Jump to main content
Jump to site search

Issue 17, 2020
Previous Article Next Article

DNA-directed arrangement of soft synthetic compartments and their behavior in vitro and in vivo

Author affiliations

Abstract

DNA has been widely used as a key tether to promote self-organization of super-assemblies with emergent properties. However, control of this process is still challenging for compartment assemblies and to date the resulting assemblies have unstable membranes precluding in vitro and in vivo testing. Here we present our approach to overcome these limitations, by manipulating molecular factors such as compartment membrane composition and DNA surface density, thereby controlling the size and stability of the resulting DNA-linked compartment clusters. The soft, flexible character of the polymer membrane and low number of ssDNA remaining exposed after cluster formation determine the interaction of these clusters with the cell surface. These clusters exhibit in vivo stability and lack of toxicity in a zebrafish model. To display the breadth of therapeutic applications attainable with our system, we encapsulated the medically established enzyme laccase within the inner compartment and demonstrated its activity within the clustered compartments. Most importantly, these clusters can interact selectively with different cell lines, opening a new strategy to modify and expand cellular functions by attaching such pre-organized soft DNA-mediated compartment clusters on cell surfaces for cell engineering or therapeutic applications.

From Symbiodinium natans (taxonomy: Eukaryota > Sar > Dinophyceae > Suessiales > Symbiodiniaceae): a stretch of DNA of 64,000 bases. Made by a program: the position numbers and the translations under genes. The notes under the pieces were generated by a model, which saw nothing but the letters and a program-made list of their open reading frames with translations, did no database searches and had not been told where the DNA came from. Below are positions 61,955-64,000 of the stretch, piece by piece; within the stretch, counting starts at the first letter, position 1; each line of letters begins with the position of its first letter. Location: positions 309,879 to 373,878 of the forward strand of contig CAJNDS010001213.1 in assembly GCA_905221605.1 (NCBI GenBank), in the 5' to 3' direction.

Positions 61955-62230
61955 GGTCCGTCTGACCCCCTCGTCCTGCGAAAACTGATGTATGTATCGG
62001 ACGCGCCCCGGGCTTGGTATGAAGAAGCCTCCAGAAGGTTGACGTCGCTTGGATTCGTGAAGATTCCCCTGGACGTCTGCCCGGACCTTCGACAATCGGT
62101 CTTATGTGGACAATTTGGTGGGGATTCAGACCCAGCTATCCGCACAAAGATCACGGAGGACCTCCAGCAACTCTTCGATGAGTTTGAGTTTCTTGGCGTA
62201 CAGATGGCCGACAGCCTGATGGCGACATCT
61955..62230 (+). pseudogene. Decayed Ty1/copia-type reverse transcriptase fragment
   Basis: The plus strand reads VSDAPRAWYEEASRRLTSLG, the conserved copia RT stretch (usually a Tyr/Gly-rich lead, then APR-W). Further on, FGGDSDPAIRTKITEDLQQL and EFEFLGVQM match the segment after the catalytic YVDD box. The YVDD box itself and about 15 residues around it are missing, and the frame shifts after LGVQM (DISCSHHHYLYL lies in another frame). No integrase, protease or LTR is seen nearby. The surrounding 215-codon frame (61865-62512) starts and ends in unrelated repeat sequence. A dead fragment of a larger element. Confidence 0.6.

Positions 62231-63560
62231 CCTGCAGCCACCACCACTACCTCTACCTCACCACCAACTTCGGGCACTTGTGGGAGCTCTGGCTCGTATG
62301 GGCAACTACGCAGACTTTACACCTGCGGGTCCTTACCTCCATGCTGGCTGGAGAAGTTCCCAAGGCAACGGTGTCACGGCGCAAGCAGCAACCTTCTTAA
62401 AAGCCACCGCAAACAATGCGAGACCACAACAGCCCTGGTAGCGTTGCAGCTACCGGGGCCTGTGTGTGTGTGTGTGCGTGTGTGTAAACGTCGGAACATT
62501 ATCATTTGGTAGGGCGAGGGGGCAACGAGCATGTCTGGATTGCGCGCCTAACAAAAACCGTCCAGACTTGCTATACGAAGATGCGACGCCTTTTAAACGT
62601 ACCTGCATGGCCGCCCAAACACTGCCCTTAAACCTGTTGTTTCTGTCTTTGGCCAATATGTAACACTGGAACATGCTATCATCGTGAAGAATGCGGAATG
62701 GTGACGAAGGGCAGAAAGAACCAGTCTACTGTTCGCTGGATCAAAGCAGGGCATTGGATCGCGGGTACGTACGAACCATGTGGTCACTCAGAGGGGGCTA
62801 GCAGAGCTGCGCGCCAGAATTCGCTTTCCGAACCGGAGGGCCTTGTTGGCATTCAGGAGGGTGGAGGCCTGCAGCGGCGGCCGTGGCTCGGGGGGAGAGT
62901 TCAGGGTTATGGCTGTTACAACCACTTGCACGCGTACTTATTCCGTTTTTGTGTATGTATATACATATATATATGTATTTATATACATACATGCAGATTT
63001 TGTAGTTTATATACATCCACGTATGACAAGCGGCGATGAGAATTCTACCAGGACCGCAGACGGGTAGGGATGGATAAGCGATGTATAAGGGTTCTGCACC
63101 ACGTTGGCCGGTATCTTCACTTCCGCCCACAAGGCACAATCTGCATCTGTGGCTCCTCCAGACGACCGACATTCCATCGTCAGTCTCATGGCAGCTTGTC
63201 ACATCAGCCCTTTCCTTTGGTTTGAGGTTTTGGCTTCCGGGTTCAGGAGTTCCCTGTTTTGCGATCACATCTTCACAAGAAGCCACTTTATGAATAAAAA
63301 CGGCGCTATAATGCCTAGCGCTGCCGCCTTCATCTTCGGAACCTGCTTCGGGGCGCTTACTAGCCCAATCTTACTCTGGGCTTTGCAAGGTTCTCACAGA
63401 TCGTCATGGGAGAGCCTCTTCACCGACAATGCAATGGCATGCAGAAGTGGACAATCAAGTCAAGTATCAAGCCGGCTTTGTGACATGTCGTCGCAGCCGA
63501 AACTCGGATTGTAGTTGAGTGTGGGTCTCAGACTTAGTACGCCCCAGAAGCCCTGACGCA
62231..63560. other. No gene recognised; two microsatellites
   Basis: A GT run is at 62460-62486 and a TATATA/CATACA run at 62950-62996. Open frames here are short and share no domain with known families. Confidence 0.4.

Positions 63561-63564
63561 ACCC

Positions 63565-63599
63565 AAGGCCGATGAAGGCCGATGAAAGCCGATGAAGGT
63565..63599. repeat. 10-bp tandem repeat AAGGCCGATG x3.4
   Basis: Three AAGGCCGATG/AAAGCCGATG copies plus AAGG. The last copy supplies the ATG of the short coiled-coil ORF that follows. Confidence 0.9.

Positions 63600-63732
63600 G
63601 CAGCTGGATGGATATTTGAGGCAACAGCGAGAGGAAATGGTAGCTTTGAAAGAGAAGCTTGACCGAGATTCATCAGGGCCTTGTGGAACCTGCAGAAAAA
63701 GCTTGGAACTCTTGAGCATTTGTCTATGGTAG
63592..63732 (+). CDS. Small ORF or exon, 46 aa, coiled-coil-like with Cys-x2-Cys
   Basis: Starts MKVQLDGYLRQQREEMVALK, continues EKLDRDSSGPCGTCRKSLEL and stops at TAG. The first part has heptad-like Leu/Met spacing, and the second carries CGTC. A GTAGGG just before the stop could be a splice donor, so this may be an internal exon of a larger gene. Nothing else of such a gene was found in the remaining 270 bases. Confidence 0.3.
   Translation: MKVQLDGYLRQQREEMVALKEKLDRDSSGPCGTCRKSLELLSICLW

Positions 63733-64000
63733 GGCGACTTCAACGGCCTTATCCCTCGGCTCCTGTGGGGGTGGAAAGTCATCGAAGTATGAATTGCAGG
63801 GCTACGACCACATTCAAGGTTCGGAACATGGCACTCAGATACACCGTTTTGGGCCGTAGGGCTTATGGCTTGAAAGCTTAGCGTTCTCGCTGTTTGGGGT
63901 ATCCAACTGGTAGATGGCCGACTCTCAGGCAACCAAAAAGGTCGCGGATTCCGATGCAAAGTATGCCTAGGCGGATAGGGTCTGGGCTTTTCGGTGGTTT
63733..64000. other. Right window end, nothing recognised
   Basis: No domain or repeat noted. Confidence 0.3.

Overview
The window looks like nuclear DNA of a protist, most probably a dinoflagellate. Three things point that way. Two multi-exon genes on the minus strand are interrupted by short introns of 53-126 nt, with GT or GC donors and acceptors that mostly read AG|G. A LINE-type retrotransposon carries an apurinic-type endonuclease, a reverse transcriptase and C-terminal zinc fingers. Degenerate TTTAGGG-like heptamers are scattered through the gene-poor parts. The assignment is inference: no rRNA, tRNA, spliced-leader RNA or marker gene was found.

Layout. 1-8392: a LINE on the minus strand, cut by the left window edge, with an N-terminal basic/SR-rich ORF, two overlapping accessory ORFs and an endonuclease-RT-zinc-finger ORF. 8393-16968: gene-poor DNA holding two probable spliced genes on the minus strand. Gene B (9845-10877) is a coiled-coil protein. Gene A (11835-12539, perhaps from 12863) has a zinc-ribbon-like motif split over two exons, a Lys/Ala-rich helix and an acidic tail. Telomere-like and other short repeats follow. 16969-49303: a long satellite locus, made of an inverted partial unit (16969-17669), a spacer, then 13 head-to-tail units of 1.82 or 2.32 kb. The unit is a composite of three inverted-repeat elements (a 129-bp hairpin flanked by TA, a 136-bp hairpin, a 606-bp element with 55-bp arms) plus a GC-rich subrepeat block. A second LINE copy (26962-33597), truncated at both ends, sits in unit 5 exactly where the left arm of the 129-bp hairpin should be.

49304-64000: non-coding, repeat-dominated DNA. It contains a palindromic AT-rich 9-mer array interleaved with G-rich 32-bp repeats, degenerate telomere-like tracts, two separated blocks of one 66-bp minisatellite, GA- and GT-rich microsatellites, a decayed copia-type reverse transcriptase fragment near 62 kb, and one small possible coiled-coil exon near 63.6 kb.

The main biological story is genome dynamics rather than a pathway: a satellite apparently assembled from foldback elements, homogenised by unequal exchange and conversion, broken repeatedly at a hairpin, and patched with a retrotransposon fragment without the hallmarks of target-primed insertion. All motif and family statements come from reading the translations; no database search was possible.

Graphical abstract: DNA-directed arrangement of soft synthetic compartments and their behavior in vitro and in vivo

Back to tab navigation

Supplementary files

Article information


Submitted
13 Jan 2020
Accepted
19 Apr 2020
First published
20 Apr 2020

This article is Open Access

Nanoscale, 2020,12, 9786-9799
Article type
Paper

DNA-directed arrangement of soft synthetic compartments and their behavior in vitro and in vivo

J. Liu, I. Craciun, A. Belluati, D. Wu, S. Sieber, T. Einfalt, D. Witzigmann, M. Chami, J. Huwyler and C. G. Palivan, Nanoscale, 2020, 12, 9786 DOI: 10.1039/D0NR00361A

This article is licensed under a Creative Commons Attribution-NonCommercial 3.0 Unported Licence. You can use material from this article in other publications, without requesting further permission from the RSC, provided that the correct acknowledgement is given and it is not used for commercial purposes.

To request permission to reproduce material from this article in a commercial publication, please go to the Copyright Clearance Center request page.

If you are an author contributing to an RSC publication, you do not need to request permission provided correct acknowledgement is given.

If you are the author of this article, you do not need to request permission to reproduce figures and diagrams provided correct acknowledgement is given. If you want to reproduce the whole article in a third-party commercial publication (excluding your thesis/dissertation for which permission is not required) please go to the Copyright Clearance Center request page.

Read more about how to correctly acknowledge RSC content.


Social activity

Search articles by author

Spotlight

Advertisements